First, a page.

Time will be a crucial commodity in the post-election period. 72 hours of chasing down every purported irregularity while tensions mount is a dangerous proposition. How will these photos & videos be tagged or not by the platforms? And how many will see an eventual fact check? While MSNBC’s Jackson was successful at stopping Gidley from spouting lies, I do not think the system is set up to quash a coordinated campaign from the bottom up. In fact, it's quite the opposite. If there are hundreds of such claims or more, how much damage is done?

Jay Rosen, a professor of journalism at NYU, recently made the compelling case that "the big national news teams need threat modeling teams" to defend against disinformation and dangerous attacks on our democratic systems. Certainly, they do. But what if the real threat is at the affiliate level, the local level? Gidley may have just tipped the Trump campaign's hand.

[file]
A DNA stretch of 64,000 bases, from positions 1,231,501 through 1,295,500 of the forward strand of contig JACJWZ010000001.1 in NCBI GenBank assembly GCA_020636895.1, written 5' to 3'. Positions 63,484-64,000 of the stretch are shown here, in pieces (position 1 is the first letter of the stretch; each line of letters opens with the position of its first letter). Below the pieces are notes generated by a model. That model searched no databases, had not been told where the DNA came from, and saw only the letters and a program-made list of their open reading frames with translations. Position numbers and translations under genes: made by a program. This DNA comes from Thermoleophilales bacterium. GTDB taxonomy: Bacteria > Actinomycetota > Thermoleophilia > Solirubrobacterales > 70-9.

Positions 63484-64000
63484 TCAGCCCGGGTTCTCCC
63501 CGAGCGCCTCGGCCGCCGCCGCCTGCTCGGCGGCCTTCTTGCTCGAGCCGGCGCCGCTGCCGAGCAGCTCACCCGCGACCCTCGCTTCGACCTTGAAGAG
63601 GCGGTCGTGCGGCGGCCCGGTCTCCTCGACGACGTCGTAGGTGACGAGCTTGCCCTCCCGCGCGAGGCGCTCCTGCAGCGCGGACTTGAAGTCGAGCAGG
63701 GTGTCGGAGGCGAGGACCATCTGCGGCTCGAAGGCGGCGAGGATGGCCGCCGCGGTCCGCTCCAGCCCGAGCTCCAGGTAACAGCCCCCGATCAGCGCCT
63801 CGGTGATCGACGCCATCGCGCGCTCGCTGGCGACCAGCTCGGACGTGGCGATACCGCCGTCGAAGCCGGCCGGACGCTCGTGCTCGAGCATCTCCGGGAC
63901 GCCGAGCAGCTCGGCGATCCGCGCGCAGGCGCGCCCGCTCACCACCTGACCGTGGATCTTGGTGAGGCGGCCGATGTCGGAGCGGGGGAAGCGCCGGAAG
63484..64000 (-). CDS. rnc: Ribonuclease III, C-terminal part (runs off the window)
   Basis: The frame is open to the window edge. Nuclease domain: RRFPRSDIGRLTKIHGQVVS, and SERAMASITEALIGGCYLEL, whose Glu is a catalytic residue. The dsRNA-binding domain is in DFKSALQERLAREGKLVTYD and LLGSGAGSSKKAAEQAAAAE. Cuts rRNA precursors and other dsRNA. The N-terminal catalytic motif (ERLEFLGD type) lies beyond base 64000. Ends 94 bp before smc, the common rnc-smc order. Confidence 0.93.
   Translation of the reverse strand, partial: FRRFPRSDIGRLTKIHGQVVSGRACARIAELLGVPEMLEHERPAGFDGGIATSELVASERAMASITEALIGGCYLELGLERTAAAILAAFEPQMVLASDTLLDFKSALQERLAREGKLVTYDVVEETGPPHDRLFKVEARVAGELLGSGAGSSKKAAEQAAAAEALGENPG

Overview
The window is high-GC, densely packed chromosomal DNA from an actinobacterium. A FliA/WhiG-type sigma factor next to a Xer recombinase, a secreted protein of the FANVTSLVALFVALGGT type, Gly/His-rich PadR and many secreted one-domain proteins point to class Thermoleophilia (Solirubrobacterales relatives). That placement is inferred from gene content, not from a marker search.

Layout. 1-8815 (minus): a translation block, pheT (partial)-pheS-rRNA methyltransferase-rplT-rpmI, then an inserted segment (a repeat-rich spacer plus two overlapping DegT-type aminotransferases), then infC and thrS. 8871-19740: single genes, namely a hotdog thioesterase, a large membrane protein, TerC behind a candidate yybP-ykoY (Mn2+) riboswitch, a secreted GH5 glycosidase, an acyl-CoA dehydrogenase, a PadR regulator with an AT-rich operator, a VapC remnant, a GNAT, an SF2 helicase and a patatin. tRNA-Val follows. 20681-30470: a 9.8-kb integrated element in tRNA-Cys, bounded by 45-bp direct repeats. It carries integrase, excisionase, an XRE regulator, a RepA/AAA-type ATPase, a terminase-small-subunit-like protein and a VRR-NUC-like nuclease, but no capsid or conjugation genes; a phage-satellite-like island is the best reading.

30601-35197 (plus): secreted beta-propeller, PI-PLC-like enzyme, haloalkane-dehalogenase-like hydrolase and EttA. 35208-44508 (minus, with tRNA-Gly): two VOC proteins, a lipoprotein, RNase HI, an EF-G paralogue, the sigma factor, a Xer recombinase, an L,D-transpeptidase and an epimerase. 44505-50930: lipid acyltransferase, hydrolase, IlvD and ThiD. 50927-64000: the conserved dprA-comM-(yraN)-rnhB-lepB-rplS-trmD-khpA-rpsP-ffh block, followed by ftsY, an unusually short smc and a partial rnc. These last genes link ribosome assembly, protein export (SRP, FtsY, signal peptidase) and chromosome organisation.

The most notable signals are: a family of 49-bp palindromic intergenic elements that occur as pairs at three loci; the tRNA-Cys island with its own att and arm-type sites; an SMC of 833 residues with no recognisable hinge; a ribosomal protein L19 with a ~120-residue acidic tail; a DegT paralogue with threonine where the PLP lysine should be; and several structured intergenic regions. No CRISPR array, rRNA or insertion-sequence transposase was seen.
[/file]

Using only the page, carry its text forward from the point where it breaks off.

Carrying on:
So what can you do? Like I said, the hour is late. We’ll have to rely on the systems we have in place now and hope they work. As an individual, you can prepare yourself with resources like these from First Draft News. And if you want to go deep, here is an hour-long panel discussion on countering election disinformation on social media after the polls close featuring American Interregnum collaborator Melissa Ryan, First Draft’s Ifeoma Ozoma, and Stanford Cyber Policy Center’s Kip Wainscott, moderated by Adam Conner of the Center for American Progress:

(To end this on a more positive note, Twitter briefly suspended Gidley yesterday for sharing unfounded claims of voter fraud. Reason for hope!)

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Driving the Conversation

The closer we get to the election, the more the picture comes into focus. Three months ago, POLITICO Magazine surveyed experts about what could go wrong on Election Day itself—from voter suppression to sinister “poll-watchers” to complete voting chaos—and as the day approaches we asked more than a dozen election, constitutional and national security experts about the concrete problems they’re planning for once the polls close.